Since nothing seems to be happening on reforming immigration policy at the national level, several New Jersey lawmakers are working on legislation that would resolve some major flaws on a statewide basis.
On June 30 members of the CoFiA board reviewed the wording of two laws that are under consideration.
One would propose that people who are presently ineligible to receive regular drivers licenses be allowed to apply for a “Driving Privilege Card” (Assembly bill 2135, proposed by Assemblywoman Quijano and Assemblyman Cryan). While we would like to see the bill strengthened, the Board felt that it would be very helpful because people who already have to drive would be able to do so legally. They also pointed out that it would improve safety for everyone, and be an additional source of income for New Jersey.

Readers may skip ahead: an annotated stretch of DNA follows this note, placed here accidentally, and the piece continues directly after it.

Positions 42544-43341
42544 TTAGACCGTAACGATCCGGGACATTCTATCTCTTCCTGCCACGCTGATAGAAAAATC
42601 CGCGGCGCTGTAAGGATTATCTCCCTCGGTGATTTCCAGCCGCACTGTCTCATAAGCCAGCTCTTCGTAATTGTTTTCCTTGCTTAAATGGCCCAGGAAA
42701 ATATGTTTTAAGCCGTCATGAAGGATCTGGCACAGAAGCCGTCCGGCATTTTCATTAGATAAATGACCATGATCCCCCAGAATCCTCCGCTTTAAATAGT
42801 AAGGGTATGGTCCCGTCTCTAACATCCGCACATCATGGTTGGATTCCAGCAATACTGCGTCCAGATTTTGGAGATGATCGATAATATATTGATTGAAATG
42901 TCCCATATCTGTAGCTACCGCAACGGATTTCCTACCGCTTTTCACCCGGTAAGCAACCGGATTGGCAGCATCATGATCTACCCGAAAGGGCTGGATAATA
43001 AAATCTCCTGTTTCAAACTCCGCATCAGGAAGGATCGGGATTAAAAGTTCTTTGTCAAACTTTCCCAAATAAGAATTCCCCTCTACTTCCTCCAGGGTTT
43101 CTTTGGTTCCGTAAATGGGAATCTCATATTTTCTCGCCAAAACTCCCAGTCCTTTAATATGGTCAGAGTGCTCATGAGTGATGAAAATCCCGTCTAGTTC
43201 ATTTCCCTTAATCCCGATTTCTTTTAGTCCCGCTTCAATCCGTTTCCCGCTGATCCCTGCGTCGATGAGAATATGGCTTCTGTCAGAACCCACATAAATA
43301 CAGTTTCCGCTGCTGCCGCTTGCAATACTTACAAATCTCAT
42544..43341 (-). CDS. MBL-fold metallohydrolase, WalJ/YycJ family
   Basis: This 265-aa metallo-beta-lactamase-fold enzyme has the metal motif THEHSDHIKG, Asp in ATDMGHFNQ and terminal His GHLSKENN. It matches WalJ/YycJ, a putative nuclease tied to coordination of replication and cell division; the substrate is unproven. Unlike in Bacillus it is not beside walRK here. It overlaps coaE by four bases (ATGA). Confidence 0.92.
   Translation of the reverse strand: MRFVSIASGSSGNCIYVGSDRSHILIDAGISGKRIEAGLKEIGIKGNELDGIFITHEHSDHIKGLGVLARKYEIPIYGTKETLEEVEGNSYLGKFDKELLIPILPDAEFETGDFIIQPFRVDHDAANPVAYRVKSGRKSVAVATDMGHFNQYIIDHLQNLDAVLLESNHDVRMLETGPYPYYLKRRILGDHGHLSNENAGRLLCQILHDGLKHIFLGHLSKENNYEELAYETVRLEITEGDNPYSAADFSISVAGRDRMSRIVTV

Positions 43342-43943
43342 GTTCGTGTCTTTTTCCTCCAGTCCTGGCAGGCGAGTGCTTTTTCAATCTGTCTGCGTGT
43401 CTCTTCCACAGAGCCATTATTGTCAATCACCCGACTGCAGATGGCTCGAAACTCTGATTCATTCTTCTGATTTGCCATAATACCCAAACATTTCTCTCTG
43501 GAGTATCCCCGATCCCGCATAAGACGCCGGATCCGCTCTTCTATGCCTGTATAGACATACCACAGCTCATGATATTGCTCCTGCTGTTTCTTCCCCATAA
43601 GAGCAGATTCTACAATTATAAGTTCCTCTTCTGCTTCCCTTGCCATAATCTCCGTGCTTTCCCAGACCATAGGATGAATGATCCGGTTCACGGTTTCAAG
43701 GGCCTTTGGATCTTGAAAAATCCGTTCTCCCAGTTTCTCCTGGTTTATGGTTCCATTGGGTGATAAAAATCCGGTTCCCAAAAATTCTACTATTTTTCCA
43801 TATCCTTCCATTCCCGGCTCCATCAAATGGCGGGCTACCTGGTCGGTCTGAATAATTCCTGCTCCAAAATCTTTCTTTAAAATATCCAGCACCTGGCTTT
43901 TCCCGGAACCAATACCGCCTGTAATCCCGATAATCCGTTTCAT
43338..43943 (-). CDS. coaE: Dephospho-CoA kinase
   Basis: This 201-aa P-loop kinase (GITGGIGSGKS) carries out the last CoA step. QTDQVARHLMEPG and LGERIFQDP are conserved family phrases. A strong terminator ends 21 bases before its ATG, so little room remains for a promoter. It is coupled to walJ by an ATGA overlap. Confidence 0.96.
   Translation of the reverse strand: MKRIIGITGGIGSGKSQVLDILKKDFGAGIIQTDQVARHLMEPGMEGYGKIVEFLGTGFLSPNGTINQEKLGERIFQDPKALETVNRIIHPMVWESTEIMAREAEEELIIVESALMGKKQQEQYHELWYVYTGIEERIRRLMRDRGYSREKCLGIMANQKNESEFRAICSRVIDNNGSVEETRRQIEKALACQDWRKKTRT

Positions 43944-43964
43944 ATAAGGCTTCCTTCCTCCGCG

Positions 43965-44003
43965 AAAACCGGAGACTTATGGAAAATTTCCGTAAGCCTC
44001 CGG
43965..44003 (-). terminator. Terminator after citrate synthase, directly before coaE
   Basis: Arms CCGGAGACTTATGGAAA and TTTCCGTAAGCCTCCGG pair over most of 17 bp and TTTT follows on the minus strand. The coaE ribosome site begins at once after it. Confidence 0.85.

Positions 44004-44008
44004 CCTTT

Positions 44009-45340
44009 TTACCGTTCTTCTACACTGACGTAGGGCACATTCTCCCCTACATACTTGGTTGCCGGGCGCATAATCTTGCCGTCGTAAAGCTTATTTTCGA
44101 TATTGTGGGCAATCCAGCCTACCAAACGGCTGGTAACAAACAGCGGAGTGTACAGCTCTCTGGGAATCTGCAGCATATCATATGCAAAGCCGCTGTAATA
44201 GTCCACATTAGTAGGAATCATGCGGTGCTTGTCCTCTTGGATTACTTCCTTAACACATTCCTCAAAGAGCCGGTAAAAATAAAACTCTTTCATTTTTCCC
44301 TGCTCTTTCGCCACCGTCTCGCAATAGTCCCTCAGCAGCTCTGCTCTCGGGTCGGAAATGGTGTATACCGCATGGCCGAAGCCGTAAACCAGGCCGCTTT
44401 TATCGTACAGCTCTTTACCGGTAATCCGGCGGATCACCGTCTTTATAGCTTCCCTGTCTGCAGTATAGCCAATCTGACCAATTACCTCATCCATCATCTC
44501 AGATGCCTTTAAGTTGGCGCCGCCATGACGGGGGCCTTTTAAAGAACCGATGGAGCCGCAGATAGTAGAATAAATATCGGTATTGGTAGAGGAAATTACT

The second is a bill concerning penalties for wage theft, which is a big issue for working people in our area. Sponsored in the Assembly by Assemblywoman Quijano and in the Senate by Senator Weinberg, the bill would double the penalties for an employer found guilty of cheating workers out of their pay. The CoFiA Board recommended that the bill be amended slightly to emphasize civil rather than criminal penalties; the latter are seldom used. In our experience, the most effective approach to collecting unpaid wages is an appeal to the employer’s conscience. However, the prospect of facing an investigation by the Department of Labor can also be a strong incentive. A very important part of this bill is the section that would allow qualified community organizations to represent workers in court. They are often at a great disadvantage unless they have a lawyer.
CoFiA is in conversation with the New Labor organization and other groups about these bills, and hopes the legislators will schedule hearings in early fall.